Deal with it. If Ehrenreich has this much trouble with the corporate world, how distracting must she find the political realm? What was Ronald Reagan’s greatest political achievement but national ego-building, making Americans “feel good about themselves”? The current occupant of the White House is a figure totally without charisma (once deemed essential for political success), but possessed of a sort of dim “likability.” The same could be said of the last couple of Canadian prime ministers. And the same phenomenon can be seen in every university, in every department. Those who succeed aren’t the brightest so much as the ones who are easiest to get along with. This thin goo is the psychological cement of corporatism.
But of course you can’t say things like that in public. And so a verbal camouflage has been developed, producing, among other things, those middle-management job titles that don’t carry any discernable duties or responsibilities. And a whole industry of self-help books, seminars, résumé writers, and coaching services that preys upon the anxiety of middle-class downward mobility, speaking in “disturbingly loony” pseudo-scientific gobbledygook meant to disguise (if not repudiate) reality. Does anyone really believe any of it? It’s hard to tell, but when Ehrenreich goes to a Christian job-networking function one gets the feeling that this is not a question to be asked. Today’s white-collar job search is all about displaying passion and faith, qualities any prospective employee has to be expected to fake.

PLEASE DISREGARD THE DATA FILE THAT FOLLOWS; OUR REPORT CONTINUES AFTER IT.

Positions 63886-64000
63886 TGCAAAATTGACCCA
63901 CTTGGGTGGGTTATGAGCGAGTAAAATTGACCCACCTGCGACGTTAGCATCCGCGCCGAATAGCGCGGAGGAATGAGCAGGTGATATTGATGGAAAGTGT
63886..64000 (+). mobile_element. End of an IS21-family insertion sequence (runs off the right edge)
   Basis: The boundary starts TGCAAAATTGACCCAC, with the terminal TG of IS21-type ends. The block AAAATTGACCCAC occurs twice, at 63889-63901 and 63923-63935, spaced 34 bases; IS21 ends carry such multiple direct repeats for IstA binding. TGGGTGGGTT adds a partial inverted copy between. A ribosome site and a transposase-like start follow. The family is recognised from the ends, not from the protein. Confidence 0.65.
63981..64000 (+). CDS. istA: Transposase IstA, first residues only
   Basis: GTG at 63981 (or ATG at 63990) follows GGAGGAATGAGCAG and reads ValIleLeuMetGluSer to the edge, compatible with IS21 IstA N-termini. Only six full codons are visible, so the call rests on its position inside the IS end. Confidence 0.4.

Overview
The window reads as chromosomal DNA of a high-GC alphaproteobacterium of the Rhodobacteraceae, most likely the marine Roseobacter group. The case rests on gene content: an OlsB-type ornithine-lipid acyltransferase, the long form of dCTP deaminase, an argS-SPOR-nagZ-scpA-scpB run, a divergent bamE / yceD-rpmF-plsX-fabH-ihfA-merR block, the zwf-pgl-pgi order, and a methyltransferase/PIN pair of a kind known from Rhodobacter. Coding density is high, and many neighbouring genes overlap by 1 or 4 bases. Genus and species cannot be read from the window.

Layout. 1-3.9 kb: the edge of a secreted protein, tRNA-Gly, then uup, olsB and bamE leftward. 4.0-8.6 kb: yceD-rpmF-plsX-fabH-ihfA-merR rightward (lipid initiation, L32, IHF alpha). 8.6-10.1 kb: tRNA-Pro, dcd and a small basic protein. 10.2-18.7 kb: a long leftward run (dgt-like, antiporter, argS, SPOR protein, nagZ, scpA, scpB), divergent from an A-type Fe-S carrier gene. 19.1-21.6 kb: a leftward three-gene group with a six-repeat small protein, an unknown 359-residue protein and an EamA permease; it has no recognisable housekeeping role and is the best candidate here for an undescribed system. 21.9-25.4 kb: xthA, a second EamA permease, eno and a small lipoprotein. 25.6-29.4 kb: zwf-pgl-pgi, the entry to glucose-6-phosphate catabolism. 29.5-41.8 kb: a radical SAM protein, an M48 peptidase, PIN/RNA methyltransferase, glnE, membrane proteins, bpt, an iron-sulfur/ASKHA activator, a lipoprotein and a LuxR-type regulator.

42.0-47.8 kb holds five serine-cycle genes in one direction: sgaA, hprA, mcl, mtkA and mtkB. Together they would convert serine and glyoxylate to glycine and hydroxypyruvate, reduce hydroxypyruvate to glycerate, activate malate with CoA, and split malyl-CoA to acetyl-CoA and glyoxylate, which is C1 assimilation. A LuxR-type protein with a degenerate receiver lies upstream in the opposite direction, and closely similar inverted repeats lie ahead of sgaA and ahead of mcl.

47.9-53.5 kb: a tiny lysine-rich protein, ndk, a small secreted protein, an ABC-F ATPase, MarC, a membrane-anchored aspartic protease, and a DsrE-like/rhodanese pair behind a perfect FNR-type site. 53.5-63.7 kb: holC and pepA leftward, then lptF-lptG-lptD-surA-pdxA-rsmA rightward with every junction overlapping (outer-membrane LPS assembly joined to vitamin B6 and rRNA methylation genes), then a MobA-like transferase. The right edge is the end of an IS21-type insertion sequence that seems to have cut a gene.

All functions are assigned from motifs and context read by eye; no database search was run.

Always entertaining, Bait and Switch can also be quite irritating. Ehrenreich too often comes off as superior and condescending. Of course, as she admits, it’s easy to sneer at a lot of the nonsense she encounters. But this is missing the larger point, which is all about playing the game. As for not finding a job, that comes as no surprise. Her standards are set far too high (for someone without much of a track record), and her job search involves wasting a lot of time on the Internet and going to the gym. She seems more interested in the hunt than actually getting a job.
And I can’t say I blame her.
Review first published online January 4, 2006. With reference to the disappearance of the workplace from today’s fiction, it’s interesting to note how disappointed Ehrenreich was when she turned to fiction (“my favorite source of insight into cultures and times remote from my own”) for a glimpse inside the white-collar world: “While the fifties and sixties had produced absorbing novels about white-collar corporate life . . . more recent novels and films tend to ignore the white-collar corporate work world except as a backdrop to sexual intrigue.”